State channels are a mechanism to conduct transactions off the blockchain without requiring any additional trust. As with side chains and Plasma, the objective of state channels is to yield significant improvements in the cost and speed of blockchain transactions.
The lifecycle of a state channel is the following:
- 1.A defined set of users agree to lock part of the main chain state, in such a way that they must completely agree with one another to update it.
- 2.Participants update the state by exchanging signed, valid main chain transactions to validate the new state. These updates are not submitted to the chain, and each new update supersedes the previous one.
- 3.Participants submit the final state back to the main chain, closing the state channel. The main chain state is unlocked and adjusted to reflect the final state channel update.
Various mechanisms are proposed to prevent a dishonest participant from closing the state channel with a non-final state. A dispute period, for one, would allow participants to challenge a channel closure by presenting a later version of the state. Alternatively, participants could be required to agree on closing the channel.
State channels operate with the requirement of unanimous consent on state updates. The resulting advantage is instant finality: as soon as all participants sign a state update, it is final and – if necessary – enforceable on-chain. In comparison, Plasma relies on Merkle proofs submitted to the main chain, meaning that transactions on the Plasma chain have the same probabilistic finality as their block on the main chain.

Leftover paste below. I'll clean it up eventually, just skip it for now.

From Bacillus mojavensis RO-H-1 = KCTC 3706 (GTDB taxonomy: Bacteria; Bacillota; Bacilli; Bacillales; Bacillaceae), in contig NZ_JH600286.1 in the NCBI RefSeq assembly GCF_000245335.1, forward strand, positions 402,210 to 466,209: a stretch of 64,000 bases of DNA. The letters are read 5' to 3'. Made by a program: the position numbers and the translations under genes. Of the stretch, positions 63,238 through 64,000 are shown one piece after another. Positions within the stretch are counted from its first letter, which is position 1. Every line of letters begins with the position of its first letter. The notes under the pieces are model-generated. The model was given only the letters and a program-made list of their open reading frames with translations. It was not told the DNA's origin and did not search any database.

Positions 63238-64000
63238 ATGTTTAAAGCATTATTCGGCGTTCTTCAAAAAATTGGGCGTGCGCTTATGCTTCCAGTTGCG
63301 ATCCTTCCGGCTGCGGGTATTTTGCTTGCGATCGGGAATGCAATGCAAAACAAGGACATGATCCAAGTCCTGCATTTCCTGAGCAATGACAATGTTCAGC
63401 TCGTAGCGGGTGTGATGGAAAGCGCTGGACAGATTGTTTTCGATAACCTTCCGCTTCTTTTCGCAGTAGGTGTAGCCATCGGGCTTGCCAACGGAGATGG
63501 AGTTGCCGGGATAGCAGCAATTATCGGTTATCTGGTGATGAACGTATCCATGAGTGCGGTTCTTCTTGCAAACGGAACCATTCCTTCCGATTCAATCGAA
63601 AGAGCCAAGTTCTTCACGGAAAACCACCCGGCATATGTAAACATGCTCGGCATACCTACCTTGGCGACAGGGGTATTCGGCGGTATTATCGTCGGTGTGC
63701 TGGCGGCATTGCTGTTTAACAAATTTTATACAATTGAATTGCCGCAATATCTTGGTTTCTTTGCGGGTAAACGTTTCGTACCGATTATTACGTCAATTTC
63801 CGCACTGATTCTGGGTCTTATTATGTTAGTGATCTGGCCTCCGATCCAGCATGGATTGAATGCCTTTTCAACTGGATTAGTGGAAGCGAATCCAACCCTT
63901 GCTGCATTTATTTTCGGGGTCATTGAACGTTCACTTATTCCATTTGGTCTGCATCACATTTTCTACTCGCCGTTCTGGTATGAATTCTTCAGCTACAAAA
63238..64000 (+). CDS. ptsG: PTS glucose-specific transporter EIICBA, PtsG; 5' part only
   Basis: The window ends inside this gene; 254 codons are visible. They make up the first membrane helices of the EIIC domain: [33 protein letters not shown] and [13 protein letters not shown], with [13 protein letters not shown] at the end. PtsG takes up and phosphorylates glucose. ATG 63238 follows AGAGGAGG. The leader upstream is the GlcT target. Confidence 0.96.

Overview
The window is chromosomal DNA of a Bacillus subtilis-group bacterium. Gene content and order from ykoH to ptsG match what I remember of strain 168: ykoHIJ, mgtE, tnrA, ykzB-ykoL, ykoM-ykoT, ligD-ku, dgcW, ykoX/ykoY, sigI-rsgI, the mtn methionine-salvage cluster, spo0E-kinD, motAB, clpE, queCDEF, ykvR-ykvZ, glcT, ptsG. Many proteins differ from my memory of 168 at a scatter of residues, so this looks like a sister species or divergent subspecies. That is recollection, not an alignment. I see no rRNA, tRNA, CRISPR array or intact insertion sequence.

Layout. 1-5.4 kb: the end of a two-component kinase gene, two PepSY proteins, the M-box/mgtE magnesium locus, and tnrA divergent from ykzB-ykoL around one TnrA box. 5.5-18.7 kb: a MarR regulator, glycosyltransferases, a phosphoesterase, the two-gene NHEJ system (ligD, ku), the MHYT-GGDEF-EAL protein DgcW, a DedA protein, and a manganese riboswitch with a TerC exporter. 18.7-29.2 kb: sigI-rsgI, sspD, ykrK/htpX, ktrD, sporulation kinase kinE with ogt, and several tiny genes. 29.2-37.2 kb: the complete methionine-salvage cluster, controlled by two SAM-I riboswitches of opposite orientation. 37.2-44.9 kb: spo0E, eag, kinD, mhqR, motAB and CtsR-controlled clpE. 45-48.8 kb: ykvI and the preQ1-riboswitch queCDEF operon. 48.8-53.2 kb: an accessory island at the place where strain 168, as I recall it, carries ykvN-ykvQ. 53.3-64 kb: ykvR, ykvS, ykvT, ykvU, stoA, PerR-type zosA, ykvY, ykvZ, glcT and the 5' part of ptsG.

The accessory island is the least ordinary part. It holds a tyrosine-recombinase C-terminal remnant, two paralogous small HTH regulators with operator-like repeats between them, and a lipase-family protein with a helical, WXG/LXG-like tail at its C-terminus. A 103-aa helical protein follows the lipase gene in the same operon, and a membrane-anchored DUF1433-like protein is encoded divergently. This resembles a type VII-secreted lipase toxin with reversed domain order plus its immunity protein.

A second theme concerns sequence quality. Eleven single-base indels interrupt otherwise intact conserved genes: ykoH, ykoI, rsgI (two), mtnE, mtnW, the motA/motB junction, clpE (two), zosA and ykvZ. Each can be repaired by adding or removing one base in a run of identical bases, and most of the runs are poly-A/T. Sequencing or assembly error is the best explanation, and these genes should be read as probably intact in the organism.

On the other hand, state channels require total availability from participants. The absence of a participant could block state updates in the channel, or be exploited by a dishonest participant to close the channel with a non-final state.
In addition, state channels are not suited for applications with a changing set of participants. The contract locking the state must know the participants in a given channel and would need to be modified every time one is added or removed.
In comparison, Plasma does not face these limitations.
As a scaling protocol, Optimistic Rollups (ORs) share several key characteristics with Plasma. A smart contract on the main chain holds user funds and receives compacted, verifiable versions of state updates on the side chain periodically. User withdrawals are, as in Plasma, subject to a challenge game governed by logic on the main chain.
Optimistic Rollups run an EVM-compatible virtual machine called OVM (Optimistic Virtual Machine). This key innovation enables ORs to execute anything Ethereum can, arguably giving them a wider range of use cases. It is important to note, however, that fraud proofs may become too complicated (or expensive) to process on the main chain as transactions increase in complexity.
Whereas Plasma chains compact transaction data into Merkle hashes for submission to the root chain, ORs leverage calldata to submit data for individual transactions. The availability of this data simplifies and secures the challenge game, as users do not rely on data from the “side chain” to challenge invalid behavior. On the other hand, calldata does have a finite capacity, which limits the potential of Optimistic Rollups for scale and high throughput.
Ultimately, Plasma and Optimistic Rollups are both consequential innovations for the Ethereum landscape. Like all Layer 2 solutions, they come with trade-offs. How those trade-offs fit into applications is what matters.